Time is rapidly running out to make sure potato stores comply with new rules on using chlorpropham (CIPC), which require the sprout suppressant to be applied using “active recirculation” at new lower rates.
As of July 2017, all spud stores will need to further restrict the maximum CIPC dose that is applied to potatoes to prevent sprouting.
From the summer, rates for processing potatoes must fall below a new 36g/t limit while fresh market spuds can only be treated with up to 24g/t of the fumigant.
The chemical is a vital tool to control sprouting and is applied to about 3.5m tonnes of potatoes stored each year. Since 2012 the potato industry has gradually reduced the amount of CIPC that is applied to stored crops after concerns over residue levels.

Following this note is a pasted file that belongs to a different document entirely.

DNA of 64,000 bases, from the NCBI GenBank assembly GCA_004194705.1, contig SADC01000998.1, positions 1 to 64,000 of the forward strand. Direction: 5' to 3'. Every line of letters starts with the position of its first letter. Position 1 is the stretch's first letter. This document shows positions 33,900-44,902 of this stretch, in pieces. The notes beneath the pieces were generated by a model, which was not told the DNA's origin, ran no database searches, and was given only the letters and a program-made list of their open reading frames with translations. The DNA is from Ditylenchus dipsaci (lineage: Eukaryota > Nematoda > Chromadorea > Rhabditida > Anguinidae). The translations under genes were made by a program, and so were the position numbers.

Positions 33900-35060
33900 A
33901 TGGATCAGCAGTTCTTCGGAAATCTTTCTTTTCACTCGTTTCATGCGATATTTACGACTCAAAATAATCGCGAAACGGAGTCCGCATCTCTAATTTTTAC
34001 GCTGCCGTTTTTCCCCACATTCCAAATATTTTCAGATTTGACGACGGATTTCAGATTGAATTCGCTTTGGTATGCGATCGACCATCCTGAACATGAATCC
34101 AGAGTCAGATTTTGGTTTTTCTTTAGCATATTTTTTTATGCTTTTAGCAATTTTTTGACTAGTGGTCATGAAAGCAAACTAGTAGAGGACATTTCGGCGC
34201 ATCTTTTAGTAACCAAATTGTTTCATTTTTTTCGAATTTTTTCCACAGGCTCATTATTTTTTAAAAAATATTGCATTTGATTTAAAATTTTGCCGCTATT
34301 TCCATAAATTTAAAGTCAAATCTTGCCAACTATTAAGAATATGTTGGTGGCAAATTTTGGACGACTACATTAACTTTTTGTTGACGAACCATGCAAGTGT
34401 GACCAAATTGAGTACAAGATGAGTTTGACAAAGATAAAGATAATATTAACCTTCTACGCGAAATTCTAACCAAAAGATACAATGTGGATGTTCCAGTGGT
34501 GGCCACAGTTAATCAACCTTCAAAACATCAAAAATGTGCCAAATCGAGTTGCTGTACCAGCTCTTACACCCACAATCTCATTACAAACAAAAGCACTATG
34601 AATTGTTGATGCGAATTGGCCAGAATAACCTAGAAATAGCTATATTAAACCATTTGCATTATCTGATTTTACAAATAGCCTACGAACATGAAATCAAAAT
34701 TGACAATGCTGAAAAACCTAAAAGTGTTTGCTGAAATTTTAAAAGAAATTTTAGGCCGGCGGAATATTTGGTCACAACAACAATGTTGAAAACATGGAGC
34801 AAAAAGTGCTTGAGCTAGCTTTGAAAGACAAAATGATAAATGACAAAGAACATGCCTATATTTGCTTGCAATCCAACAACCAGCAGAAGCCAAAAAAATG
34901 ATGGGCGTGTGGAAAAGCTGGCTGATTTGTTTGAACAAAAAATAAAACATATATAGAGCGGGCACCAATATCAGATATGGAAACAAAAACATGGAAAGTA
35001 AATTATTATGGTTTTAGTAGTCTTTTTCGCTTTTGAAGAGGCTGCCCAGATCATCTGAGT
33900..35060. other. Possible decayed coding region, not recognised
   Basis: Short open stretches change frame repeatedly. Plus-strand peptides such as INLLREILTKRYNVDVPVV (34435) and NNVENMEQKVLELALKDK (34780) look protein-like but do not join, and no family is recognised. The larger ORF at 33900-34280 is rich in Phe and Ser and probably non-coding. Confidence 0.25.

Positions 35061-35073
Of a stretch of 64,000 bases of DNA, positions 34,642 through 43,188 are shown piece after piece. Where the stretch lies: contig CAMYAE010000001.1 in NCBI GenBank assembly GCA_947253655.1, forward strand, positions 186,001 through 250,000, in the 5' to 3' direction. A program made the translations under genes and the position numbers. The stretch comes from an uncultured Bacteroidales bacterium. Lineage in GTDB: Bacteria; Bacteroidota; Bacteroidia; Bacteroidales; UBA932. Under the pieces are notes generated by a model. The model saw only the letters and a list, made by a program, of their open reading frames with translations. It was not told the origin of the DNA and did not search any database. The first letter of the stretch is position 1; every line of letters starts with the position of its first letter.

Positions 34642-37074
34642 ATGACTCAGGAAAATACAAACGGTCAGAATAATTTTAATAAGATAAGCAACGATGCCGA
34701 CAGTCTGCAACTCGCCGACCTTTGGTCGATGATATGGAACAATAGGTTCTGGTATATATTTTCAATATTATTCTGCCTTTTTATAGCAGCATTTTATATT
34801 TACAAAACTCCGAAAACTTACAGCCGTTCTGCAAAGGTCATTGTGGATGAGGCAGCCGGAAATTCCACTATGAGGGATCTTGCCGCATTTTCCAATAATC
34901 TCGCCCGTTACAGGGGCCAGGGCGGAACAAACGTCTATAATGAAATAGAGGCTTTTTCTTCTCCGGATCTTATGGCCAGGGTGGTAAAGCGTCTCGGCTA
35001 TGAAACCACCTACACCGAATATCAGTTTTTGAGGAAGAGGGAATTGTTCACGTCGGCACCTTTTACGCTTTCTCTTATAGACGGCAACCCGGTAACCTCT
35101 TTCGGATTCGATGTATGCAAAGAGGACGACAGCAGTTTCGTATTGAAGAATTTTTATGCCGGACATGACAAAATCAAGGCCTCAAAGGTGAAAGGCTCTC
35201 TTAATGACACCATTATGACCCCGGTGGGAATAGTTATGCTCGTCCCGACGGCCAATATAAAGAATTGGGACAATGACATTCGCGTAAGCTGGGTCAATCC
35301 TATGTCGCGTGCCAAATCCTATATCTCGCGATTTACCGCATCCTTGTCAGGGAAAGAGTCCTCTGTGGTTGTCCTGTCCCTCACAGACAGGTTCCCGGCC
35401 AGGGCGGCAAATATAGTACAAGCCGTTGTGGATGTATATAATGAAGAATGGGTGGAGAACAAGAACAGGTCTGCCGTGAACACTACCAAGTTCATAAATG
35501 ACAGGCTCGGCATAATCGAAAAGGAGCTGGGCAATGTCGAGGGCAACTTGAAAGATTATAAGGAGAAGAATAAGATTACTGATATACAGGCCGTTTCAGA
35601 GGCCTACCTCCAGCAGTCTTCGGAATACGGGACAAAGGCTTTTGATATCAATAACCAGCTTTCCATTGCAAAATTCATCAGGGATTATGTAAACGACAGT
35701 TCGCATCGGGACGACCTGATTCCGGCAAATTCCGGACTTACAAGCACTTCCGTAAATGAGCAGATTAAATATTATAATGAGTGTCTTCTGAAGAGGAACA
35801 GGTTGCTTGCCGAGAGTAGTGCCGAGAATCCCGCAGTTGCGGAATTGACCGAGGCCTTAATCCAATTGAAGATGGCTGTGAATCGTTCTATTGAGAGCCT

To help growers and store owners comply with the new legislation, the CIPC Stewardship Group has launched a new technical guide.
The booklet offers an explanation of how “active recirculation” works, along with ways that bulk and boxed potato stores can be modified to comply with the new application requirements.
“CIPC is vital to the potato industry. Applications must now be made using ‘active recirculation’ to optimise the efficacy of the new European lower maximum dose rates,” says stewardship group chair Mike Storey.
“Research carried out by AHDB at Sutton Bridge Crop Storage Research in collaboration with the industry has clearly demonstrated that the correct use of fans can systematically improve the uniformity of CIPC distribution and reduce the risk of maximum residue exceedance.”
The new guide is now available to download as a PDF from the CIPC stewardship website.